Are Republicans Beginning To Shift On Gay Marriage?
Democrats announce recently that a plan in their national platform would be, for the first time, support for gay marriage. The response from the Republican party has largely been silence, which doesn’t exactly translate into a marked shift for Republicans on the issue, but it does seem to indicate a recognition of changing public attitudes about the issue.
When Democrats announced that their 2012 platform would include a historic first — gay marriage written in as a plank — the reaction from mainstream Republicans was near silence.
There were no statements blasted out from Mitt Romney’s campaign. The same was true for the Republican National Committee. Romney has yet to address the the fact.
The pushback came largely from social conservatives and evangelicals, who pledged to make same-sex unions an issue going forward and insisted the stand will hurt Democrats.
But the comparative quiet from party leaders would have been unimaginable even four years ago, when public opinion hadn’t yet shifted so rapidly on a signature social issue. And it marks a dramatic change among some of the top Republican donors and opinion-makers, who are supporting same-sex marriage in state-based gay legislative and legal fights, even as the official GOP platform will remain centered on traditional marriage.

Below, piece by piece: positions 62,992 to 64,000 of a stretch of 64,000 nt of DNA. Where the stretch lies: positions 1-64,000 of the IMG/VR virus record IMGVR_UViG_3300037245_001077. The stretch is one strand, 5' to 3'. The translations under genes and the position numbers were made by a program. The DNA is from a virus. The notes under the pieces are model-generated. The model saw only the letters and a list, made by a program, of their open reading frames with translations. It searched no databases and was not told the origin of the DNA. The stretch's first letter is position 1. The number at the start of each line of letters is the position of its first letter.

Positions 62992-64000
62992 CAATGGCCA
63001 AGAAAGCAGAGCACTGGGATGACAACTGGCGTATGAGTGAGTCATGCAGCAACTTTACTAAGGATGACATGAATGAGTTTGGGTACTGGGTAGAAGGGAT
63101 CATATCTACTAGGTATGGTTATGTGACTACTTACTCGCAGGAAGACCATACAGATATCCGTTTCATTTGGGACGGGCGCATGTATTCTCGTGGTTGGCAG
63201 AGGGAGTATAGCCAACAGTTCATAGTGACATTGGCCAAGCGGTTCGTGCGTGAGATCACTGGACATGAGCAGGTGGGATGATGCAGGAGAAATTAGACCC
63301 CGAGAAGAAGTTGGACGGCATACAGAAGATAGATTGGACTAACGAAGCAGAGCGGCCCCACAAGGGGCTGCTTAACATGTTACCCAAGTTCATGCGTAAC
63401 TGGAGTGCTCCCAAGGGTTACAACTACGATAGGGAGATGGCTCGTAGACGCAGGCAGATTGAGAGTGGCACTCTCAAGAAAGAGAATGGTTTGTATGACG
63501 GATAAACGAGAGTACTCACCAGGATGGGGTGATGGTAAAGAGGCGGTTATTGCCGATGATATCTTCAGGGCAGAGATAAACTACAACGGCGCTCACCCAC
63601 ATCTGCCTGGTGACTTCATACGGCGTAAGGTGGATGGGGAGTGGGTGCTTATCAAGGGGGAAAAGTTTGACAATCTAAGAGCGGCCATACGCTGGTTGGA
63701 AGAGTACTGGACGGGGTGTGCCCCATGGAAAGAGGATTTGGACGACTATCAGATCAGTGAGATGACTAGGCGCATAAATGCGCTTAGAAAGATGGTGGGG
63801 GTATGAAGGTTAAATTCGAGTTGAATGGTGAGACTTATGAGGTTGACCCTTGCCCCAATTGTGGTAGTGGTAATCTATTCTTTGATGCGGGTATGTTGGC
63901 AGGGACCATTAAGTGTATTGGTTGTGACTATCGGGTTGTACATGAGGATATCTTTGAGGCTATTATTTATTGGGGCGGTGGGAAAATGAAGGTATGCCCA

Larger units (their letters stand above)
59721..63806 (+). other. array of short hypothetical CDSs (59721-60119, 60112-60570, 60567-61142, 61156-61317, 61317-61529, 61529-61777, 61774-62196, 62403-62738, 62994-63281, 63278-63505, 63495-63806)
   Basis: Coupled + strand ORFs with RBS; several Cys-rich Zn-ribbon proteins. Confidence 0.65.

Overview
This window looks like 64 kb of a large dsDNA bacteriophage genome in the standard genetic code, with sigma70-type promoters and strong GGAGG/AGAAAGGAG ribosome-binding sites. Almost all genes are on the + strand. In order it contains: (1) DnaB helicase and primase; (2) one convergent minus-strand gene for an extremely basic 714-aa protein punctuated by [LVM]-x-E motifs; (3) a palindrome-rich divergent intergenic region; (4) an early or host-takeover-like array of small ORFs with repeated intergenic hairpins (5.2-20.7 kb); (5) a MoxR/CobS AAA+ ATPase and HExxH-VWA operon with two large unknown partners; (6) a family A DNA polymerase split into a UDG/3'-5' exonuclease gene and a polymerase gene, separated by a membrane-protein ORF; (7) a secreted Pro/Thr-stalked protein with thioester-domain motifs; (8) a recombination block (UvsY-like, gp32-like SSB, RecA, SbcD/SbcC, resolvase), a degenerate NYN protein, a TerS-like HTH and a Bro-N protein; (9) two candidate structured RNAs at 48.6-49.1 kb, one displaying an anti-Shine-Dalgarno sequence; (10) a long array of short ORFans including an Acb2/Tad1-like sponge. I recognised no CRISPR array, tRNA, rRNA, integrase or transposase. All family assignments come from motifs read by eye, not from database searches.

“Most Republican Party leaders seem to have lost the stomach for this fight,” said Dan Schnur of the Jesse M. Unruh Institute of Politics at the University of Southern California. “Some of that results (from) the number of large-scale donors who support same-sex marriage, some of it’s a result in an increasing number of party leaders who support same-sex marriage, and a lot of it is public opinion polling which shows a shift in the way voters feel about same-sex marriage,” he added.
I’ve argued for some time now that opposition to gay marriage is a loser for conservatives and Republicans long term. In rebuttal, critics often point out that the trend among most states has been to vote to keep gay marriage illegal. Critics would also no doubt point to the strong showing of support for Chick-fil-A recently in the face of liberal attacks on the company’s gay marriage position.
But the voting trend among the states may have more to do with older voters being those most likely to go to the polls, and the Chick-fil-A issue was larger than simply gay marriage. It was also about whether or not a company should be punished for having certain political or religious beliefs (which is why I support Chick-fil-A).
Younger voters simply don’t feel the same way about homosexuality and gay marriage that older voters do. A majority of the GOP base may oppose gay marriage for now, but if the party hopes to remain relevant with the next generation of voters it’s an issue they will have to shift on.Tags: gay marriage, gop, republicans